Sam Gold’s ill-conceived staging at Broadway’s Belasco strips Williams’ classic of lyricism and more.
By: Patrick Christiano
Near the start of The Glass Menagerie Joe Mantello, as the story’s narrator Tom Wingfield, informs the audience, with the stage lights fully on, that what is to follow is a memory play and nothing is realistic, indicating his bare surroundings to emphasis the point. Apparently, this is the concept Sam Gold intended for his audacious deconstruction of William’s classic 1944 breakthrough play. Nothing is authentic and the result, despite Sally Field’s gallant performance, is an unconvincing evening that fails to engage with emotional impact.
Working on a naked stage with only one long table, a few chairs, a minimum of props, and limited lighting, Gold further strips Williams’ masterpiece of every period detail so carefully specified in his text. The actors dispense with southern accents and wear modern day clothing in a lumbering production that feels barren, without a hint of charm or Williams’s characteristic grace.
The director’s choice to cast a disabled actress with muscular dystrophy, the lovely and brave Madison Ferris in a wheelchair, as the excruciatingly shy Laura, who is described in the play as walking with a limp, contradicts the text by putting the emphasis on her physical defect. When not in the wheelchair or sitting on the floor, Ferris walks on her hands and feet by thrusting her buttocks high into the air. This is almost painful to watch, which I guess is what Gold intended, to use a broad stroke to shed light on the emotionally crippled aspect of Laura’s nature. Broad strokes, however, do not serve Williams, and further undercut the touching complexities of Williams’ writing. Laura’s acute anxiety turns her into a tragic figure, not her physical deformity.
Famous directors of late have taken to imposing extreme choices onto plays in a clear attempt to create a staging that deconstructs the playwright’s original intention. This is the opposite of his function and when done feels ego driven. The effect more often disengages the audience from the emotional through line of the play by distancing us from the conflicts inherent in the action. The director’s task is to illuminate the text, not to reconceive what is already on the page.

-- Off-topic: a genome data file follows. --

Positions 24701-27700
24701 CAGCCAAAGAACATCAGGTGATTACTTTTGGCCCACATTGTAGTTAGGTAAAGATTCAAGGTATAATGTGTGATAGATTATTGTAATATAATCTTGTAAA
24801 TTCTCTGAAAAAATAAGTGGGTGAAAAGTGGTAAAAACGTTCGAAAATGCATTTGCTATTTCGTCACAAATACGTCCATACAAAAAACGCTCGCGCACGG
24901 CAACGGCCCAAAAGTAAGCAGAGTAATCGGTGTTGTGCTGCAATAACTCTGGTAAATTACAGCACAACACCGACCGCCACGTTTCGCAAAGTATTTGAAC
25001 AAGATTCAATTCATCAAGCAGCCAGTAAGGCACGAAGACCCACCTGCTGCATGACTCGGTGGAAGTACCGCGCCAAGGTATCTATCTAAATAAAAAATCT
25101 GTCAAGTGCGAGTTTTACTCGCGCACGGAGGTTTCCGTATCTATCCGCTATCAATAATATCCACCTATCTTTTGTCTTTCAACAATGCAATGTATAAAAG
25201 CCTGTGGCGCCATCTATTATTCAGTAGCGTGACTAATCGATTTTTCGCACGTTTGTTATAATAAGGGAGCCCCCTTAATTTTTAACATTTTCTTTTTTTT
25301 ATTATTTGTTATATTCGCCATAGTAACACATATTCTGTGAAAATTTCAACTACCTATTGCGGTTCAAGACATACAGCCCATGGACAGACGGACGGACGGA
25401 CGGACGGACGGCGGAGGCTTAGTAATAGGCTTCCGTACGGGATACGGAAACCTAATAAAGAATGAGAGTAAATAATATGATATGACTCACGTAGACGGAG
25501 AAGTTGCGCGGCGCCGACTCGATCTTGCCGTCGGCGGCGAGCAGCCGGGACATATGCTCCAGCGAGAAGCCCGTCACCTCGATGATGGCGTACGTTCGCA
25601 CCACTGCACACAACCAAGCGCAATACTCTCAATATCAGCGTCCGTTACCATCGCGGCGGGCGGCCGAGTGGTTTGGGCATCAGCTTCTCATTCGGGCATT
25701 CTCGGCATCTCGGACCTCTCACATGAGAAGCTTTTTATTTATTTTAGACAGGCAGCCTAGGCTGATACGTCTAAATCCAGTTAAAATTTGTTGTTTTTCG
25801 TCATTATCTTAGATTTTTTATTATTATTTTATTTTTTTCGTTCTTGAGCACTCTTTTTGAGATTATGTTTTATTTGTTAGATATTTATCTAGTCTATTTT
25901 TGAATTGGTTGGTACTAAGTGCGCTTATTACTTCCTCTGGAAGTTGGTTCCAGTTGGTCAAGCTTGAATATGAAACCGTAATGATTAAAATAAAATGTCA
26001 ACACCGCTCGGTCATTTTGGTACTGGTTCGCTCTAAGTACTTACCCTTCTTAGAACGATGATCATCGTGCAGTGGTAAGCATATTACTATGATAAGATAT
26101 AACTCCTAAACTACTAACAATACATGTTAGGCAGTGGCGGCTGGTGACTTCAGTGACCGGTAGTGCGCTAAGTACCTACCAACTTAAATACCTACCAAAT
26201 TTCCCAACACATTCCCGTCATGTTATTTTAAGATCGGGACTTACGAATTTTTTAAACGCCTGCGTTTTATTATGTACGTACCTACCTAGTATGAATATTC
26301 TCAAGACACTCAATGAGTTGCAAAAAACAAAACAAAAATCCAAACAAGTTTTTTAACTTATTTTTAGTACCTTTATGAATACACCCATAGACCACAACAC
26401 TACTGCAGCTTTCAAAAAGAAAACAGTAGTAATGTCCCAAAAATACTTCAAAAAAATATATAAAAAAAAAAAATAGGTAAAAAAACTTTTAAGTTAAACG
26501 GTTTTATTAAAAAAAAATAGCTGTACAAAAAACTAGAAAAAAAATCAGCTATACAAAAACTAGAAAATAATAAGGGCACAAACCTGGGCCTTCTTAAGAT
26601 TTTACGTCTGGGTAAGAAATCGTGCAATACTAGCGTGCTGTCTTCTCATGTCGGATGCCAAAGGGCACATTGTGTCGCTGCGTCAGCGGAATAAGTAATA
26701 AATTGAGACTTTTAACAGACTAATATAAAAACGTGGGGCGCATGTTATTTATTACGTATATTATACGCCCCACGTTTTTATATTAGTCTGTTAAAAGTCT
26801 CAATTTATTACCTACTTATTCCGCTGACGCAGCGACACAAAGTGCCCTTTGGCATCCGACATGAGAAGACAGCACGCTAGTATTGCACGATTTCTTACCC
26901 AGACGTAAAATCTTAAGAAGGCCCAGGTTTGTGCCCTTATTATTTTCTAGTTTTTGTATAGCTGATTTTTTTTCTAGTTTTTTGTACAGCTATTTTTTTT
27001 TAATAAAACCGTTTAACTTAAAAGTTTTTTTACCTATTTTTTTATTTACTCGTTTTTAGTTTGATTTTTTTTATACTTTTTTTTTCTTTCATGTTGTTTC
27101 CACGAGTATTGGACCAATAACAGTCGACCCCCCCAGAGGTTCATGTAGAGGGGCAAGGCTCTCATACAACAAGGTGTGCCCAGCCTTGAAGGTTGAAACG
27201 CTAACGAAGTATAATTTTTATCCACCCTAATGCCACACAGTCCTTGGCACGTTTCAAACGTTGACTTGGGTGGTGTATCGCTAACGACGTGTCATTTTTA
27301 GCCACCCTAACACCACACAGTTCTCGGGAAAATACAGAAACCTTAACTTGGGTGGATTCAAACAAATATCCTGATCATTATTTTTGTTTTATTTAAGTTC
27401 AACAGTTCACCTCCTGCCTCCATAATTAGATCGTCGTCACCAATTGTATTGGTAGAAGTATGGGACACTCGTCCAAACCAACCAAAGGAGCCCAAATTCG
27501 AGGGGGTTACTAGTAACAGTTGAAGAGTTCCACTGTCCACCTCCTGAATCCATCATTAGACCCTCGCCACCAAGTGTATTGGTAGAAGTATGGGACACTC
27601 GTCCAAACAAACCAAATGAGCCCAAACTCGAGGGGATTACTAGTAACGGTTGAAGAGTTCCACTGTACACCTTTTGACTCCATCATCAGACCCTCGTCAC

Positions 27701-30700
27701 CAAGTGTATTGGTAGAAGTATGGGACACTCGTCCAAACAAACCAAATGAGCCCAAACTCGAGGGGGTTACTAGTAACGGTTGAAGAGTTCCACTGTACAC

Gold further neglects to guide his actors with caution allowing Sally Field to rush many of her speeches without nuance, depth, or struggle. And on several occasions, he permits her to hunch over oppressively as she scolds her children instead of standing confidently in her convictions by attempting to shake them into an awareness of their shared plight. In these moments, she turns into an overbearing old hag as opposed to a caring mother at her wits end. Mr. Mantello’s performance, under Gold’s direction, (let’s not even go into the age factor) is overly mannered, punctuated by an excessive shaking of his head and physical gestures. And as the gentlemen caller Jim O’Connor, Finn Wittrock’s earnest efforts are obvious and broad turning the character into a blustery parody played for laughs like much of the director’s impractical approach.
Mr. Gold, who won a Tony award for his wonderful direction of the Tony award winning musical Fun Home, which moved to Broadway from the Public, has established a well-deserved and distinguished reputation in the theater. His meddling here, however, turns the playwright’s dreamlike-meditation into an unrelenting nightmare. The evening comes across as a bare bones dress rehearsal rather than a fully realized staging of the Williams classic.
The Glass Menagerie ***
111 West 44 Street
Runnng Time 2 Hours, 5 Minutes
Opening Night March 9, 2017
Photo: Julieta Cervantes